Mayonnaise usually contains egg yolks. Below (and in Food Service Hot Line, page 5) we show you how to prepare vegan mayonnaise. You can also purchase vegan mayonnaise or you can work around using it. There are many other dressings that give as desirable a flavor and texture as mayonnaise.

Soy mayonnaise can be made with silken tofu and some patience. For about 1 pound of silken tofu you'll need 2 ounces (about 4 tablespoons) of vinegar, 1 teaspoon of prepared mustard, 6 ounces (about 2/3 cup) oil, and 2 teaspoons of lemon juice. You can combine by hand (you'll need a lot of elbow grease), but it's easier to mix with a food processor. Purée the tofu until it's smooth. Then add the vinegar and mustard and blend them well to form the base of your mayonnaise. The oil needs to be drizzled slowly over the mixture, a little at a time (you may not need all the oil). With the processor on "high," add the oil almost drop by drop until the mixture thickens. This is a crucial step. If you add too much oil, the mayonnaise will be too thin. If you over mix it, the mayonnaise will "break," or fall apart into its components.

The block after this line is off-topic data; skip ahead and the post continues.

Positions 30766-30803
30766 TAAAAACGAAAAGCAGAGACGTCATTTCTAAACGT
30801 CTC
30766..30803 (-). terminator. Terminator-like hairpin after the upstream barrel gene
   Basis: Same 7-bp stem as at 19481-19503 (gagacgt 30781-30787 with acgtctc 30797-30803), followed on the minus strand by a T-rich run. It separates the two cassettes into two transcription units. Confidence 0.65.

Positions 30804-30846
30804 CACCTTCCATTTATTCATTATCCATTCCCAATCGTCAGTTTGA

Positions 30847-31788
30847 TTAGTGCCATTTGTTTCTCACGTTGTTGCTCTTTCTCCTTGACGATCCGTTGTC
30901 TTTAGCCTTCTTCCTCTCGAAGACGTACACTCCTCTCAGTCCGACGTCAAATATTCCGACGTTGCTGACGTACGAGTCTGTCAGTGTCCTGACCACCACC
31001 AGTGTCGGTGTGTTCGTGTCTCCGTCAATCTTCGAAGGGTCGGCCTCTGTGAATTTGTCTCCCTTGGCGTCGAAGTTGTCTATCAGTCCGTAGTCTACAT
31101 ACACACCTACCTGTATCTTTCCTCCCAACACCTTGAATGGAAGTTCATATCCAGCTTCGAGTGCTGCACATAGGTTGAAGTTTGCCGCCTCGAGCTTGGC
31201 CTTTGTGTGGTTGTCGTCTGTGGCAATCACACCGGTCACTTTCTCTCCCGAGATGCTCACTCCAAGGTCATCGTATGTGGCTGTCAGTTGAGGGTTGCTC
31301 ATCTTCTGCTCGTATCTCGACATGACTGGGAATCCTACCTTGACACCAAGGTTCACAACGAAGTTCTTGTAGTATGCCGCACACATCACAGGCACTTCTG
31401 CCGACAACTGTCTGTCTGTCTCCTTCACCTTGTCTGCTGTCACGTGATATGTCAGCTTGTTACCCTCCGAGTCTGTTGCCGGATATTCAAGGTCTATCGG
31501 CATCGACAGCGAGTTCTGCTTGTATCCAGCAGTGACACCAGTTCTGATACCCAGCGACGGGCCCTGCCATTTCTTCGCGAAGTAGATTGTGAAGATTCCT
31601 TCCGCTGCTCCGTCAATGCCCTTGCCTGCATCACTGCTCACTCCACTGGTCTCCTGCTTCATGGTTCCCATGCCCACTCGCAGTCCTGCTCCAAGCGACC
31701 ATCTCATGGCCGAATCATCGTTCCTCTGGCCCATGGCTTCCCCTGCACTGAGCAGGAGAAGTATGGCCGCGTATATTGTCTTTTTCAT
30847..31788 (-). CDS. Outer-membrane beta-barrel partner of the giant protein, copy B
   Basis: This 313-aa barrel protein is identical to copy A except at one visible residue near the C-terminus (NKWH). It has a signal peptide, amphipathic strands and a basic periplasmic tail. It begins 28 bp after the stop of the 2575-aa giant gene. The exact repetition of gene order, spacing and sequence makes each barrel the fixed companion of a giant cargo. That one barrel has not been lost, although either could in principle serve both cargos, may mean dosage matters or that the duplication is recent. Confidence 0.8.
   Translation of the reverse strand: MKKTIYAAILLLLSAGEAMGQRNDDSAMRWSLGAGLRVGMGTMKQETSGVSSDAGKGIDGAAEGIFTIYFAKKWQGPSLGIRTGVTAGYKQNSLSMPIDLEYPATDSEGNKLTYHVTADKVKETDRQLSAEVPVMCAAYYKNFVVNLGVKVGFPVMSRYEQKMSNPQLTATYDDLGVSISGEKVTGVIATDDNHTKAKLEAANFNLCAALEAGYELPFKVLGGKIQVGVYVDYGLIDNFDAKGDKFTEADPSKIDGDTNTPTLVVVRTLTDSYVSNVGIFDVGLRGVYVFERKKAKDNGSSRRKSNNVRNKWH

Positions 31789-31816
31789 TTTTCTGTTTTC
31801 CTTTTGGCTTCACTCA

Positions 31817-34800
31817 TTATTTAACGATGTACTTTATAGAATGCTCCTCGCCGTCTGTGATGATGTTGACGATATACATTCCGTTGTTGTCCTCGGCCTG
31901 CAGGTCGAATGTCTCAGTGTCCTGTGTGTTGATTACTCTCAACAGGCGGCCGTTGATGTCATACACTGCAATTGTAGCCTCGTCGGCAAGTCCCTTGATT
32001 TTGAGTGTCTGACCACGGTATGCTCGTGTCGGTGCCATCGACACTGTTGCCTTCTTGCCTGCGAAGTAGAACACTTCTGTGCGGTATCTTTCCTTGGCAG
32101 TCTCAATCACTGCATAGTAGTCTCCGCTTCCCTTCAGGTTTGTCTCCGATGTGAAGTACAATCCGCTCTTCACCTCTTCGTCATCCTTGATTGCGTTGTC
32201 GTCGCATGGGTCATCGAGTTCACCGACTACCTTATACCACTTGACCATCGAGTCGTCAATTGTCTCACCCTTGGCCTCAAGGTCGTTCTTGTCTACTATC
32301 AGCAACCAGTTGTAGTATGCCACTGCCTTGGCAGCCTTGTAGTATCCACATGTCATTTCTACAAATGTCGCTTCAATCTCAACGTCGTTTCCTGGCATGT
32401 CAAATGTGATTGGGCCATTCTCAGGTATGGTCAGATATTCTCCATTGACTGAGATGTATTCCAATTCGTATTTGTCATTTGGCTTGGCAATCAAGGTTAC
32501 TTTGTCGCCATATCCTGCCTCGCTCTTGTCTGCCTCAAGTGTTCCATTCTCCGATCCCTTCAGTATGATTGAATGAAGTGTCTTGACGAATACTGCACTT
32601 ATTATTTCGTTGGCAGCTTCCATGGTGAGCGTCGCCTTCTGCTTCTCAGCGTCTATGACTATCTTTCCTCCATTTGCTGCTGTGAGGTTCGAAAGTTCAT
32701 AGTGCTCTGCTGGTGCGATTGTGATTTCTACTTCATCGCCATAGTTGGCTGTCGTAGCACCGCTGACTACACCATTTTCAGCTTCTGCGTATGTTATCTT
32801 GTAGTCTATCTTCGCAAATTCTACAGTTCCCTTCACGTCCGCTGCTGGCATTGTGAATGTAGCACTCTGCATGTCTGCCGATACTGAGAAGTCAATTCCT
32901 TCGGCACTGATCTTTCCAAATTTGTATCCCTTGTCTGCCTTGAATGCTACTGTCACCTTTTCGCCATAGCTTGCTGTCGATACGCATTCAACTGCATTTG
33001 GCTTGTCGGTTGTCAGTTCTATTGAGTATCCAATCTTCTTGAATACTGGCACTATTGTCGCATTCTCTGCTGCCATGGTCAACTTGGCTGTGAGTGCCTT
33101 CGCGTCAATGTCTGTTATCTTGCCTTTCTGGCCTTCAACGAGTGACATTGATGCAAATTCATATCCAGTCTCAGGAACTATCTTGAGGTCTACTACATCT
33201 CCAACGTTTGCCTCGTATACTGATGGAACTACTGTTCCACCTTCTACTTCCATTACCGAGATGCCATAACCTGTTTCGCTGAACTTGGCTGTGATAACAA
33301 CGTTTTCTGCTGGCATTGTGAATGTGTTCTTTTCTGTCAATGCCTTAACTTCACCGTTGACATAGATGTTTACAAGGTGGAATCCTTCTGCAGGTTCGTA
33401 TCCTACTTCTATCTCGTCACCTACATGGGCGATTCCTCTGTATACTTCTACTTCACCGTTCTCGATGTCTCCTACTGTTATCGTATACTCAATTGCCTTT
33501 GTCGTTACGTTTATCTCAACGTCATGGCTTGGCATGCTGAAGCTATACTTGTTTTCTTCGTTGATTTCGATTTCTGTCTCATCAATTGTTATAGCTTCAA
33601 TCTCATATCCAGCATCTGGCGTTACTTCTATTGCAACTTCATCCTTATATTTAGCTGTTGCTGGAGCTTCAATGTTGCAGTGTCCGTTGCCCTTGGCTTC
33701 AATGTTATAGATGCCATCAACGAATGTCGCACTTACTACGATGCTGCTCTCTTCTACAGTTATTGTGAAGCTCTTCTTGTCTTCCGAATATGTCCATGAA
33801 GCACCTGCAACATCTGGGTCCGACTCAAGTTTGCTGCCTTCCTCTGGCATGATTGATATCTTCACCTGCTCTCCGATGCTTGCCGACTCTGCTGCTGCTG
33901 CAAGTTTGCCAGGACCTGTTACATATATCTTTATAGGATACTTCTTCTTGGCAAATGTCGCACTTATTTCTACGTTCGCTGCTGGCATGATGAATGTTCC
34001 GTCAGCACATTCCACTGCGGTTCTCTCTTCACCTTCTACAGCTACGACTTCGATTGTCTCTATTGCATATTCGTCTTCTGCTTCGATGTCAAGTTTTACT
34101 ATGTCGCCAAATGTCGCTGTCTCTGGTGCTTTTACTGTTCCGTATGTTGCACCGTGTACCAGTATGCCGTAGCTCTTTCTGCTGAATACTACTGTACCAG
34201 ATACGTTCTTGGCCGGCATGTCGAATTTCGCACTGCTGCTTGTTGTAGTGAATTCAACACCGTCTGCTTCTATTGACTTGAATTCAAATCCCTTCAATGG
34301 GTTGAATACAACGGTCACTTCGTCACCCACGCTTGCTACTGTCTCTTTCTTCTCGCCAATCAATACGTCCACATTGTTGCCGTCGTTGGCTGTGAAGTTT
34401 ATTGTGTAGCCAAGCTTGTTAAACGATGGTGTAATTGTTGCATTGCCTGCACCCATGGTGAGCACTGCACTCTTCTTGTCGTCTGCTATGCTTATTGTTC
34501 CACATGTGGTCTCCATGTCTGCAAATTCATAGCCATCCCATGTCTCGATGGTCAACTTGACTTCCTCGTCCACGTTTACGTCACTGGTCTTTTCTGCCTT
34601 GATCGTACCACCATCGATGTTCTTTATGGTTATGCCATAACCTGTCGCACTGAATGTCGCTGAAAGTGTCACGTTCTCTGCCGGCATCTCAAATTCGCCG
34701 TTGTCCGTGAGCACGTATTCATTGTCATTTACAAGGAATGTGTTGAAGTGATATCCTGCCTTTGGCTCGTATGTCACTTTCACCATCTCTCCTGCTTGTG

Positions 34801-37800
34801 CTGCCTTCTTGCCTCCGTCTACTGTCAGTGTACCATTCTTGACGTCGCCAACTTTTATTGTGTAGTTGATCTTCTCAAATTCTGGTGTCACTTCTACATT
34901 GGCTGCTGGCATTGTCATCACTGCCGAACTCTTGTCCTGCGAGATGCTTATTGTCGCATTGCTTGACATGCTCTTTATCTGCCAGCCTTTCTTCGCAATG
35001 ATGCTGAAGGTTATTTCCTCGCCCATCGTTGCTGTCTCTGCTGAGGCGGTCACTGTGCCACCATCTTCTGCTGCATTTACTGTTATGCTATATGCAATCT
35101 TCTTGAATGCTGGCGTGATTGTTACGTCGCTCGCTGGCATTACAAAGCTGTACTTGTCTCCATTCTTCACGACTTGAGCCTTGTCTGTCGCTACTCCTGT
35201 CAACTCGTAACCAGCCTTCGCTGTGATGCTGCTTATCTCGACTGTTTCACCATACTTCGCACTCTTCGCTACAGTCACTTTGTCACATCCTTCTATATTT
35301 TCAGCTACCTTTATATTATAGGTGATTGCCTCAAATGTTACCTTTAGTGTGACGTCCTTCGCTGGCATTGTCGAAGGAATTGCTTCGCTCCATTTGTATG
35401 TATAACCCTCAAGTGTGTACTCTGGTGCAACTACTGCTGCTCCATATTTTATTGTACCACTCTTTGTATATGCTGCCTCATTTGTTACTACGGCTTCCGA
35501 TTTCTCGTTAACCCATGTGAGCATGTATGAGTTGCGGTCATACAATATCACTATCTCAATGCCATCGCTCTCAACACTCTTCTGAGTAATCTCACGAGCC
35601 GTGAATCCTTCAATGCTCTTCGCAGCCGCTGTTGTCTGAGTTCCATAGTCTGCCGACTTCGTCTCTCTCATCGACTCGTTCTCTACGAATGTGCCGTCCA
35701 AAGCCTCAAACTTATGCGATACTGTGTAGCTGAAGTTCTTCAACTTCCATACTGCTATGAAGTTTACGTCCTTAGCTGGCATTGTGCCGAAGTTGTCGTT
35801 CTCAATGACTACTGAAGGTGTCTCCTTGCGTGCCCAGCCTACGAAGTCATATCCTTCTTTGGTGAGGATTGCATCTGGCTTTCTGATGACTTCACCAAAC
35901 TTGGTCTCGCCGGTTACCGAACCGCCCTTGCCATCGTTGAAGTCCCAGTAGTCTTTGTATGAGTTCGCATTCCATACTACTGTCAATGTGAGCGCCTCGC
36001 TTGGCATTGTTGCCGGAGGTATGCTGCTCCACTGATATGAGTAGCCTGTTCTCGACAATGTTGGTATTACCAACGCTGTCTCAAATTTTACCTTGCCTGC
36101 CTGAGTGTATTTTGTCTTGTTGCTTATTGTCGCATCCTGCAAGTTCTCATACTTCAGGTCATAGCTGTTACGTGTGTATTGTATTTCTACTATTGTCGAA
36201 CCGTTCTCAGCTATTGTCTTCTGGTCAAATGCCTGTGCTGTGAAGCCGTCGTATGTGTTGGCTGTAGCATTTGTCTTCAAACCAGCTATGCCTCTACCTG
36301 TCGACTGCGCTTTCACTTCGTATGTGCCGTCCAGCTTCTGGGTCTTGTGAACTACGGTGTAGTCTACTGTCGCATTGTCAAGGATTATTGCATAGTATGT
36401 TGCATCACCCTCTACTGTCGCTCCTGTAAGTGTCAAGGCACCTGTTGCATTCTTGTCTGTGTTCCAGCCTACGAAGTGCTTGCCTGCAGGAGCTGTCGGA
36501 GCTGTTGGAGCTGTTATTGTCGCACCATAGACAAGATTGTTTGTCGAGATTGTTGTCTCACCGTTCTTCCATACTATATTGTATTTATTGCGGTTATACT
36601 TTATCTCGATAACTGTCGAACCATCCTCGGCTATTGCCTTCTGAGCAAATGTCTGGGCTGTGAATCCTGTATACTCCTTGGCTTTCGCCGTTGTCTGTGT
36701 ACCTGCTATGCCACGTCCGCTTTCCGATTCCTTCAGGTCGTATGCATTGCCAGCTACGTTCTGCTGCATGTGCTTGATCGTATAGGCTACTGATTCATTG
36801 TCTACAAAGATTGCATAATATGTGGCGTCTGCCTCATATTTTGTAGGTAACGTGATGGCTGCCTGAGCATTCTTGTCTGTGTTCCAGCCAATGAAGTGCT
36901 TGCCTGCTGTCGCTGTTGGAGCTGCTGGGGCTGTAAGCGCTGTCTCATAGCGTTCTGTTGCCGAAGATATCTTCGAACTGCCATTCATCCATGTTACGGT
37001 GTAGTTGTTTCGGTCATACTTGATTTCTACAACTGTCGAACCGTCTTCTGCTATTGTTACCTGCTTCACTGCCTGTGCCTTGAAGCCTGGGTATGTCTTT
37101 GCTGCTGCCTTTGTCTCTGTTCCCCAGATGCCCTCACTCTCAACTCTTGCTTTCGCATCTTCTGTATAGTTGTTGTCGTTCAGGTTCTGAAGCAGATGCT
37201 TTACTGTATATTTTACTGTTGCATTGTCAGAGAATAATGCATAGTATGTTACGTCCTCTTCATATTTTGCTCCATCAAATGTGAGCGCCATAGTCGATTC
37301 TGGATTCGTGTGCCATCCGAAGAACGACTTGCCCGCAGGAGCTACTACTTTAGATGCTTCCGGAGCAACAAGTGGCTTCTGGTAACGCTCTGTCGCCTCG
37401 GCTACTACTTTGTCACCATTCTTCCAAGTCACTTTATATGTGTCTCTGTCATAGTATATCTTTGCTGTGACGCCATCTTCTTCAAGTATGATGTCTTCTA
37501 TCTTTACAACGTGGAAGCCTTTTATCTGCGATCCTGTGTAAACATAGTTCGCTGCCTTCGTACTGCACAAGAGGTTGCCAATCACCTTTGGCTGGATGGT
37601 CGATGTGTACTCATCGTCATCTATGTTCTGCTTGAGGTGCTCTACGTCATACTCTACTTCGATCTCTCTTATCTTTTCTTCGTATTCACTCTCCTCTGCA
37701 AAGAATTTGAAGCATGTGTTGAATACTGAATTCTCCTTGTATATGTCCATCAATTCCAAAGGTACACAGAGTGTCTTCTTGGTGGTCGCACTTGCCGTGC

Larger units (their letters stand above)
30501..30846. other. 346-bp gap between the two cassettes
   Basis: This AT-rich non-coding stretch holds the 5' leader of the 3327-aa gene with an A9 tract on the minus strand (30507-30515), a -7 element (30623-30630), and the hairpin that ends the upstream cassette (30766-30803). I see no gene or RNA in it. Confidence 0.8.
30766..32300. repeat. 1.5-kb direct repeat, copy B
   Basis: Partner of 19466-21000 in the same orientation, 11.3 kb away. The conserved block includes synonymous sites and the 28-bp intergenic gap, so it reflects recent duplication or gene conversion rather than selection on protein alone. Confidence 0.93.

Life beyond mayonnaise includes items like a citrus lemon dressing for fresh and canned fruit, lettuce, and cold cooked vegetables (such as potatoes or asparagus). Just combine unflavored soy yogurt with soymilk, orange juice concentrate, lemon juice, chopped fresh mint, and fresh or dry ginger. Mix soy sour cream or plain soy yogurt with prepared salsa for a "creamy" dressing. If you have some overripe avocados, purée them and use them in place of the soy yogurt. Make an oil- and vinegar-based dressing with olive oil, red wine vinegar, minced garlic, prepared mustard, a small amount of apple juice concentrate, dried oregano and basil, and black pepper. Toss cooked hot or cold potatoes, chilled cooked vegetables or pasta with this dressing, or even use it for a simple green salad.